Two Recent Social Media Defendants Avoid Personal Jurisdiction
By Eric Goldman
As I’ve said repeatedly, I try to stay away from blogging Internet personal jurisdiction cases. It’s hard to get excited about any civil procedure topic (no offense to the litigators and Civ Pro profs reading the blog!), and it’s rare that a new case represents a major change in the Internet jurisdiction jurisprudence. Instead, most cases are very much bound up in their specific facts. Nevertheless, I accumulated two more-interesting-than-average personal jurisdiction cases to share with you now.
Lifestyle Lift Holding, Inc. v. Prendiville, 2011 WL 830280 (E.D. Mich. March 9, 2011)
Pugnacious plaintiff Lifestyle Lift is at it again. The background from the opinion:
In February of 2009, Prendiville posted the following message on a question and answer message board at Realself.com: “Lifestyle Lift: Its just a marketing entity. Lifestyle Lift can be equated to an ‘Ask Gary’ in legal terms or a “1-800 Dentist.” In January of 2010, Prendiville posted more messages on the same website: “Many of the results shown appear to have been multi-hour procedures and are not the results that your average Lifestyle Lift journeyman will be able to achieve in ‘about an hour.'” “[C]hoose the Surgeon, not some hyped-up quickie procedure performed by journeymen surgeons .” In April of 2010, Prendiville posted on the site again: “Why would any surgeon work for Lifestyle Lift? There are two reasons, because a successful surgeon is very unlikely to choose this career path: a) just out of training and need the business, b) have been in practice for years and never attained any degree of success.”
Lifestyle Lift sued Prendiville for a Lanham Act violation and related claims. The court dismissed the suit for lack of personal jurisdiction:
LLH has failed to demonstrate that Prendiville’s page on RealSelf is sufficiently interactive to establish purposeful availment in Michigan. LLH has also failed to show that Prendiville purposefully availed itself of acting or producing consequences in Michigan because his actions are not sufficient focused on the state nor would the state feel the brunt of any alleged injury.
Selected prior blog posts on Lifestyle Lift:
– Lifestyle Lift Tries to Use TM Law to Shut Down User Discussions; Website Countersues for Shilling–Lifestyle Lift v. RealSelf. As you can see, having failed to shut down RealSelf’s discussion of Lifestyle Lift generally, Lifestyle Lift may be going after individual RealSelf contributors.
Shymatta v. Papillon, 2011 WL 1542145 (D. Idaho April 21, 2011)
Shymatta is a retailer operating at celljunkie.com. He brought a trademark infringement suit against Papillion for running a blog that reviews cellphones at cellphonejunkie.com. The court dismissed the lawsuit for lack of personal jurisdiction. The court’s relevant discussion:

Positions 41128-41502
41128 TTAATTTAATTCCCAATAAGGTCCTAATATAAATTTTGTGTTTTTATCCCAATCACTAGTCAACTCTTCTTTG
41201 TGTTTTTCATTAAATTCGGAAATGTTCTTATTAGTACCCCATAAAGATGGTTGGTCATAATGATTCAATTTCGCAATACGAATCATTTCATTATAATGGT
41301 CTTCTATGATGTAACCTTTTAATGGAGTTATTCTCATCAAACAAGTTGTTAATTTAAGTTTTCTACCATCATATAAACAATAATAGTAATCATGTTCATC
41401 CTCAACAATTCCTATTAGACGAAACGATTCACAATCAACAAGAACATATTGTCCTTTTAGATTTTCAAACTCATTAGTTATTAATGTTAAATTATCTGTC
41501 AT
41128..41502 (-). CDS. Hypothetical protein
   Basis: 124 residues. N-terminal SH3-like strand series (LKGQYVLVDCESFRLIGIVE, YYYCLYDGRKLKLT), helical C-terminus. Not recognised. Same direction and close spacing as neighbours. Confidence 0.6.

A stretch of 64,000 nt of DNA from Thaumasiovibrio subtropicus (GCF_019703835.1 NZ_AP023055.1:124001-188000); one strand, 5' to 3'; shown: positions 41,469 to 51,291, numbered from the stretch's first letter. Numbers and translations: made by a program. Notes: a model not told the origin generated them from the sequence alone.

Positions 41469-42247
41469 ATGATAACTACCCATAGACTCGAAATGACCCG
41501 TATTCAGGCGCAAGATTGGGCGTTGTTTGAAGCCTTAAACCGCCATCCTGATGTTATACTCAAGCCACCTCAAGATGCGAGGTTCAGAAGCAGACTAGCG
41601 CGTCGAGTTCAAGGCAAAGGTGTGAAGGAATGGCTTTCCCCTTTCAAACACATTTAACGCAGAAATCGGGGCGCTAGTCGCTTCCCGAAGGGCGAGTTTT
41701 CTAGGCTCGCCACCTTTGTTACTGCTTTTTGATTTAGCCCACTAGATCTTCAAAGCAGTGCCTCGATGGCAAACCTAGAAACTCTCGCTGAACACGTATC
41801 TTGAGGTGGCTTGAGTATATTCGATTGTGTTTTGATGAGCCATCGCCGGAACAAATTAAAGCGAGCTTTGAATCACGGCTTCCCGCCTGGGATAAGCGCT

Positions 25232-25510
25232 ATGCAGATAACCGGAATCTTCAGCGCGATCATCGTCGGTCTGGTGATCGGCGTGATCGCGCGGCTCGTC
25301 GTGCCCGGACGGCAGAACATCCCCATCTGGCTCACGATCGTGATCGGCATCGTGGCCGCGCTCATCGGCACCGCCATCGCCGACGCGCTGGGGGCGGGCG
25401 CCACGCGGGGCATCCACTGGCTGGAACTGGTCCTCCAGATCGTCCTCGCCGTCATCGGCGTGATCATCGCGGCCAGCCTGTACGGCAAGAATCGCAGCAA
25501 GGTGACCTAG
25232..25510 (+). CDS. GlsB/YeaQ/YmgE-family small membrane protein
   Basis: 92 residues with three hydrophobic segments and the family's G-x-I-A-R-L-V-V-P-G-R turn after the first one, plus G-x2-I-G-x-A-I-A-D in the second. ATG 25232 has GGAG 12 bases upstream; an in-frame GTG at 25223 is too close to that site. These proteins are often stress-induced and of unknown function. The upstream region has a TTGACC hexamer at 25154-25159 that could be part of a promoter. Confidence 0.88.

Mr. Shymatta’s argument that Mr. Papillon maintains a commercially interactive website available to Idaho users that falls at the extreme end of the Zippo sliding scale is unavailing. Mr. Papillon does not manufacture, design, stock, sell, or ship any cell phone related product; when he reviews a cell phone or related product, he provides a link to a retailer that sells the product for the ease of the reader. No profit is received by Mr. Papillon for these links….The fact that Mr. Papillon sells a small number of premium podcast subscriptions advertised on his website does not render it commercially active. To subscribe, an interested party must e-mail Mr. Papillon separately; the transaction is not conducted on the website….The podcasts are also available for free listening on the website. At most, Mr. Papillon’s website falls into the middle ground of the Zippo sliding scale because there is some minimal user interactivity. Visitors to the website may post their own personal comments at the end of Mr. Papillon’s blog posts. Such minimal interactivity, coupled with the lack of commercial activity, is insufficient to convey general personal jurisdiction subjecting Mr. Papillon to being “haled into court in the forum state to answer for any of its activities anywhere in the world.”
This discussion is garbled, of course, because the Zippo test applied to specific jurisdiction, not general jurisdiction, although “high” level of interactivity in the Zippo test is the de facto equivalent of general jurisdiction. This ruling is nice because it denies jurisdiction not only for normal blogging activities but also “enhanced” blogging activities like putting podcasts behind a paywall.
Selected related posts